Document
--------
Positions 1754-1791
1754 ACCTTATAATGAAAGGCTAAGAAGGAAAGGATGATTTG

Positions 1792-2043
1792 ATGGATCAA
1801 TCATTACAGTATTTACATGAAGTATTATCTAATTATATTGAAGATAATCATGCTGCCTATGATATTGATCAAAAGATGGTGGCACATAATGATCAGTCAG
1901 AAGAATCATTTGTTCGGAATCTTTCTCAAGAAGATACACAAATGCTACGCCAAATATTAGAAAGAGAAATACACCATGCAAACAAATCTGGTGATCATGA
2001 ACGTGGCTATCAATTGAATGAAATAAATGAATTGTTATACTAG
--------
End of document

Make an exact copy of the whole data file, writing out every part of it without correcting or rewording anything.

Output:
Positions 1754-1791
1754 ACCTTATAATGAAAGGCTAAGAAGGAAAGGATGATTTG

Positions 1792-2043
1792 ATGGATCAA
1801 TCATTACAGTATTTACATGAAGTATTATCTAATTATATTGAAGATAATCATGCTGCCTATGATATTGATCAAAAGATGGTGGCACATAATGATCAGTCAG
1901 AAGAATCATTTGTTCGGAATCTTTCTCAAGAAGATACACAAATGCTACGCCAAATATTAGAAAGAGAAATACACCATGCAAACAAATCTGGTGATCATGA
2001 ACGTGGCTATCAATTGAATGAAATAAATGAATTGTTATACTAG